Leaving the store parking lot, his headlights shone across the road and he could barely read the banner that was stretched above the doors of the old church. ASK NOT WHAT YOUR CHURCH CAN DO FOR YOU. ASK WHAT YOU CAN DO FOR YOUR CHURCH. As he flipped on the right turn signal, David now saw a man standing out in the cold shaking hands, welcoming everyone. David then flipped off the blinker and shot straight across the road into the church parking lot.

"Welcome to our Midnight Byzantine Christmas Service," said the priest standing outside and extending his hand toward David. "And your name is?"

"David. Oh sorry I mean Paul, Paul Miller," replied David then slipped into the back of the church. Boy that was clever. I need to practice more using an alias. It sure looks Gothic in here. Look at all these icons. It smells like something is burning. I'm going to sit by the door so I can ditch out of here if it starts to get weird.

The service started and the procession with incense and the formality of the service didn't seem weird; it actually seemed more spiritual. Then the priest took the pulpit and started his sermon. He said Christmas wasn't even practiced in the early church. According to the Bible, Jesus's birth date was most likely in the spring and December 25 used to be the last day of a pagan festival known as the Feast of the Invincible Sun, giving praise to the winter solstice. David was getting restless and considered heading for the door.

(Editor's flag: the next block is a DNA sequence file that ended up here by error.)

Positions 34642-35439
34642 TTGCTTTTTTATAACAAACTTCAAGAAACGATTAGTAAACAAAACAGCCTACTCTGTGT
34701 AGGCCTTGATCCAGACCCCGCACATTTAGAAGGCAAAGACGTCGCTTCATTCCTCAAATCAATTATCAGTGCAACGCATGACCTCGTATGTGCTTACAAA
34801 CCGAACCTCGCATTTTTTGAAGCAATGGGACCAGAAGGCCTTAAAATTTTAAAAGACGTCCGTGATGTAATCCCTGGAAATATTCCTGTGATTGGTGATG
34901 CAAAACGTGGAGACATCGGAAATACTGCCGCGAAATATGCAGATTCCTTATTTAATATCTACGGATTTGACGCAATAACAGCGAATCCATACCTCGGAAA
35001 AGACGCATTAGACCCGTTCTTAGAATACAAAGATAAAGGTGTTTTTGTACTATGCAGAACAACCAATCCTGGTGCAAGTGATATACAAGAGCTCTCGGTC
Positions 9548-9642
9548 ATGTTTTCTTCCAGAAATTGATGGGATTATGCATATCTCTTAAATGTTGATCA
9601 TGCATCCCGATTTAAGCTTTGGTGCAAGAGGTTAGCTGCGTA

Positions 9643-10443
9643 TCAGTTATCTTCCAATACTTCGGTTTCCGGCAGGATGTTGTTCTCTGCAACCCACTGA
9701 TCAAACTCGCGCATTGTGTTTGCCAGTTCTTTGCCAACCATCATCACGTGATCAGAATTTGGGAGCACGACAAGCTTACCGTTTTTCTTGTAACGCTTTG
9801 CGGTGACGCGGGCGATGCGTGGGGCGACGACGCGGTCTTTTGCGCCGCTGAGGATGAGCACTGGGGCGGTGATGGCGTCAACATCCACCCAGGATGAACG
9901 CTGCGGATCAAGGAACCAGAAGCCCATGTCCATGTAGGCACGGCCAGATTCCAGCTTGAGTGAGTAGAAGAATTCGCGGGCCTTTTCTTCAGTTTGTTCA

Moving away from the pulpit to the center of the alter, the priest raised his voice. "The fact that the elders of the early church chose today to counter that early Rome celebration can be construed by some as a church lie! Some theologians today even go as far as to make others feel sinful for worshipping on Christmas day! The truth is, the church didn't change the facts and never meant the date to be considered historical fact. We only wanted to acknowledge and celebrate that Christ was born! That is what our whole faith is based upon. And we should celebrate and give praise on this day."

David's interest began to peak and he now he listened to each word. During the communion ritual he kept going back over the sermon. The church knew that Christ was born closer to the summer yet deliberately chose a different day so to conflict with the pagan feast. How is that any different from what the Department is doing? I just don't get it. Where is the truth?

The service concluded and the priest was at the back, again greeting each person by name and offering a Merry Christmas. David was one of the last to exit and the priest said, "Have a Merry Christmas, David or I mean Paul Miller."